A jotterpad and my laptop.

What inspired you to host peace races during the political clashes in Africa, and what was the impact?

Kids. I was attending an open-field funeral, and as dusk fell everyone ran away (people were being shot by poison arrows so cover was nice). Kids came up to me as everyone got into their cars and said, “The men are burning churches, homes and schools. Can’t you do something please?” I was dismissive at first. I thought, what can I do? I was the only foreigner. All others in the area had been flown out of the country. Then I suddenly had a thought: Use my formula of elite athletes and running to promote change. By a weird stroke of fate, Kenya had two world marathon champions at that time, one Kalenjin (think Hutsi) the other Kikuyu (think Tutsi).

I thought, what if those two shared a big Kenyan flag and marched through town together? There are 42 Kenyan tribes and 42 km in the marathon, so if I could get 42 Olympic/World Champions from all the Kenyan tribes to march behind these men and 600 school girls holding olive branches, we could hold a peace race and make quite a statement — and we did!

I took it further. Next I marched hundreds of kids into the Kalenjin refugee camps and lined the Kikuyu kids up inside the camp. I gave the Kalenjin kids two t-shirts: one to wear one and one for their new friend. Then we ran together through the camp with athletes from both tribes. I was kind of having great success — and the funny thing is that all the foreign aid peace initiative charities had been flown out of the area. Very ironic.

I noted that typically I see “white” people in Africa working for the Red Cross, yet the only people I saw on the ground working were Kenyan Red Cross workers. I wonder why we are not using aid money to train more Kenyans and send fewer westerners to Africa if during a crisis they are all airlifted back home. I learned a lot.

You are opening a school in January. What will this mean for the children there?

I ran away from school when I was 15. I never finished the free education I was offered. I know, a dummy. As penance, I am building this school. The catalyst was a run for education in which I gave a kid a pencil, a pair of shoes and a book. He ran home. He must have been 22-years old, and he said, “Finally, I can go to school!” These items are required and the poor can not afford them. I later heard that when he got home, he cut the pencil into five pieces to share his good luck with five less fortunate friends. This summer I visited the site unannounced. I wanted to check on the progress. It was a break from the school year (the summer holidays), yet a big group of kids sat on a mound of dirt in their school uniforms watching the builders — waiting for their school to be built.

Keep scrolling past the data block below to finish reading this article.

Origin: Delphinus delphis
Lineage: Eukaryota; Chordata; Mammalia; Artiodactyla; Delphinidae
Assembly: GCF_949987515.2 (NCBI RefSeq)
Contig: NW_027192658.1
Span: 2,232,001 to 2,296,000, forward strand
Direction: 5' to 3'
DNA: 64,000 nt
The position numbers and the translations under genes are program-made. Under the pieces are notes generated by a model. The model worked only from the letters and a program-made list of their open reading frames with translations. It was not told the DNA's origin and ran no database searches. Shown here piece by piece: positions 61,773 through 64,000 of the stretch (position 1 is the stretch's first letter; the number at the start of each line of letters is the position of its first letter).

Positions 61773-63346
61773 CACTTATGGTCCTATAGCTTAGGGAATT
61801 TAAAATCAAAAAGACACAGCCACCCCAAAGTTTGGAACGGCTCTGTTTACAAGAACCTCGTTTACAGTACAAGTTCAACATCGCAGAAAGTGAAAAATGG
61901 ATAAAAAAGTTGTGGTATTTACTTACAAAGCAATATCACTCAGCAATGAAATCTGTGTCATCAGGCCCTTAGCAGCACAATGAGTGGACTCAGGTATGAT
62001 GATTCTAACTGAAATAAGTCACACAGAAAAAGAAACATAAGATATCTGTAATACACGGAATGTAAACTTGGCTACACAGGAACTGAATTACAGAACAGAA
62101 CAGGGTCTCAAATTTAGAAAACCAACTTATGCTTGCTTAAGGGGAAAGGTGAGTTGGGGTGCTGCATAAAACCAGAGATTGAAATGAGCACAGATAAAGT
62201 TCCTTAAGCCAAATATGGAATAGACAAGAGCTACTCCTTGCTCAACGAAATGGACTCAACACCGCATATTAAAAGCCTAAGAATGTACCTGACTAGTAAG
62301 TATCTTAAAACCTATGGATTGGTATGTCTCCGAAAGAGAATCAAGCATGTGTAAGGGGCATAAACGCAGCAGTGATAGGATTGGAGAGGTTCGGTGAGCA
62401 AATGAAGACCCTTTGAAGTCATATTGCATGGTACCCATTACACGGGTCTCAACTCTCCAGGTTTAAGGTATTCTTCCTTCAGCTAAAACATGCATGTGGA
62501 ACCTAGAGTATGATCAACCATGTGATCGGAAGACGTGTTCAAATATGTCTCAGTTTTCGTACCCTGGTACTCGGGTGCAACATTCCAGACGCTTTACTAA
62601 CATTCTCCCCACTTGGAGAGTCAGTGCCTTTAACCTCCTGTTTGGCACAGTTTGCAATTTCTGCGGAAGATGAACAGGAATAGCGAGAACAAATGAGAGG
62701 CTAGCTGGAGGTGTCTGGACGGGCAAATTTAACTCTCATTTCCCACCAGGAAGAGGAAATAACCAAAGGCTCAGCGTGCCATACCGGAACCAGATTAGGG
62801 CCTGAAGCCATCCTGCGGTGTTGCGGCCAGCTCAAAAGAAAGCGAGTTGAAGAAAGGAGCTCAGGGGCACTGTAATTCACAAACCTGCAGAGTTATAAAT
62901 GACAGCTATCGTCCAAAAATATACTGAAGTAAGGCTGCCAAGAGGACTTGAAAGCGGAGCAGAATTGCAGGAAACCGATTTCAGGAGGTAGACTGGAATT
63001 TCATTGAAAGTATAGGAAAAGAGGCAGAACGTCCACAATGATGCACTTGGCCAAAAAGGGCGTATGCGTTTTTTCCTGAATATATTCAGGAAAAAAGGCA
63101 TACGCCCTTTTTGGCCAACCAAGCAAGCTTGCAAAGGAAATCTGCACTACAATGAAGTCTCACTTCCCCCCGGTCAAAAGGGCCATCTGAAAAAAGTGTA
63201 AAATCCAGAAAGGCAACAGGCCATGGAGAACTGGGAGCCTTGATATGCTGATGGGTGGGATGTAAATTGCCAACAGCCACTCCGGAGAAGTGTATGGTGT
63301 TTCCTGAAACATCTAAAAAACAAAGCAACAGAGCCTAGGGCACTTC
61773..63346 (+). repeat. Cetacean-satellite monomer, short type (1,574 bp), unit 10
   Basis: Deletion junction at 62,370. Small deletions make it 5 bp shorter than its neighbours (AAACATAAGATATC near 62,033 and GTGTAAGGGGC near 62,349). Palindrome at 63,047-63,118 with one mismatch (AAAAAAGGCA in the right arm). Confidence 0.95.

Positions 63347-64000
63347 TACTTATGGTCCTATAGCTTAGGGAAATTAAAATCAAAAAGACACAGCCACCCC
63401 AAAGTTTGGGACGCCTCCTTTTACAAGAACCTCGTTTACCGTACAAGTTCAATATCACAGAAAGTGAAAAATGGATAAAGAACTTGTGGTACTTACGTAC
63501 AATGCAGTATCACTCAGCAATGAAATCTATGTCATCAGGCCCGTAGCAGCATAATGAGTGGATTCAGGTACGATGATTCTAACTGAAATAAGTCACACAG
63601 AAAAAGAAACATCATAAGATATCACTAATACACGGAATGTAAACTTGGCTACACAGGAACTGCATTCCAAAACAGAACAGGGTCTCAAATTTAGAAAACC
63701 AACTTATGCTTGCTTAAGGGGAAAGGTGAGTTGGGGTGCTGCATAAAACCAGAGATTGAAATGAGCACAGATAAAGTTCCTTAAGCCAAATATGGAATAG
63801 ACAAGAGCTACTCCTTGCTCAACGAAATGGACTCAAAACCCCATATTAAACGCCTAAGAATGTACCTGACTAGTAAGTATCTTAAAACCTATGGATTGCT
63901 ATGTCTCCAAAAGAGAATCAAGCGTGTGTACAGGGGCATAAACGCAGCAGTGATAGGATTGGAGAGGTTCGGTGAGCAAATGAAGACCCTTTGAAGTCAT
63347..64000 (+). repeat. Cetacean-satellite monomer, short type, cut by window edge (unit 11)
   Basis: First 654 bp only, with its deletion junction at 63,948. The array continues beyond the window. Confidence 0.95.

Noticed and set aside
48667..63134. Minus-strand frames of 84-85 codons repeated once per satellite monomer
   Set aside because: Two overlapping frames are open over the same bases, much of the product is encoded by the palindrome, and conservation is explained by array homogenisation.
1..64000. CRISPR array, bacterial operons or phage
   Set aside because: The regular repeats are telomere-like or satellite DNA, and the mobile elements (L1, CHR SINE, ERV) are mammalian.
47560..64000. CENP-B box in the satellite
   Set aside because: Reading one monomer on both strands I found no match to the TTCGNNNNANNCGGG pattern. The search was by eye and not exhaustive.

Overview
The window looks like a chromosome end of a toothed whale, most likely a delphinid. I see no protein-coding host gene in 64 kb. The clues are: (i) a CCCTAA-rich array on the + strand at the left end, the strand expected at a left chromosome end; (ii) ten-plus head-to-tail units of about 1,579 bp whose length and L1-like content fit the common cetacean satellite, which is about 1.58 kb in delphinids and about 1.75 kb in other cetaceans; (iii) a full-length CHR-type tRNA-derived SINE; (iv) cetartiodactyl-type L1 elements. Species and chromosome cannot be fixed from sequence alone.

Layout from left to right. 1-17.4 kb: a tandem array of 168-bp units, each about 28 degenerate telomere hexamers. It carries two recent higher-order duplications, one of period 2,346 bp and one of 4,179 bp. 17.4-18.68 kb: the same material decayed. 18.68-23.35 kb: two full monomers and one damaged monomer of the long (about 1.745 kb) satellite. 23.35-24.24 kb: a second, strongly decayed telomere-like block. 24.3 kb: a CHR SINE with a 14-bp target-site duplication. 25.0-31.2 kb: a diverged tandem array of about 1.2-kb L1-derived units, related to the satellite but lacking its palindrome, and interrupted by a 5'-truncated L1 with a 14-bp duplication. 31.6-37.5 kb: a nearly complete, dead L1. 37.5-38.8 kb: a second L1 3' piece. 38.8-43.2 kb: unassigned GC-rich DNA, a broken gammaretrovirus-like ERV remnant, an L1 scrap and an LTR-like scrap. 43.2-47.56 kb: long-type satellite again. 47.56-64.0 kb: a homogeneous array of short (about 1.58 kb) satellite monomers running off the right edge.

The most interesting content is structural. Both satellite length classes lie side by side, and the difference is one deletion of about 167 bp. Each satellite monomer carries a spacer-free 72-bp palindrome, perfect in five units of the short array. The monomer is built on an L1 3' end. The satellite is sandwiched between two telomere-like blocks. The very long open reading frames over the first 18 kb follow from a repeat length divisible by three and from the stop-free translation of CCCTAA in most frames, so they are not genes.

Tell us about the “clicks for bricks” idea.

This was my fundraising idea for the hospital: Write 15 friends who were millionaires and wait for each of them to send me a million dollars. This backfired on the grandest scale. Not one of the 15 responded to my e-mail. I sat at my computer and thought about what to do next. That is when I e-mailed friends and asked for smaller donations, and I would build a Web page of hospital bricks. Ten dollars buys a brick, so when you click on the “enter” button, you are essentially purchasing a brick. This was the scheme that led me to today having $940,000 toward building the hospital.

How does donating shoes help someone in Africa?

I don’t believe in charity, per se. Wind back the clock. If I was 17 years old, and you gave me a check each week for $1,000, I would stay home and wait for my check. The same is true with aid. I stumbled across making people run 10 km before I gave them anything. This way, women and children finish a race feeling they deserve what I am giving. Someone walks two inches taller in a pair of shoes, not only in height, but because of a sense of dignity. Plus, you have the health issue. If you are walking through the mud, sewage and slime in a Kenyan slum there are little worms, called hookworms, that enter the body through the toenail and attack the immune system. Six hundred million people have this affliction, and the overwhelming majority are in Sub-Saharan Africa. Show someone a hookworm, and its effects, and they will wear the shoes! Also Africans want to progress. They are just lacking what we take for granted. It’s a little step in the right direction.

Why do you love running?

I fell into running by mistake, and I found I could totally be myself — in thought and as a person. I ran competitively only because it opened doors to do so much more — like meeting presidents and kings — and traveling all over the world. The joy of being in a mad, mad world, lacing up a pair of running shoes and zoning out for an hour a day gives me more then I could ever tell.


Toby Tanser on LinkedIn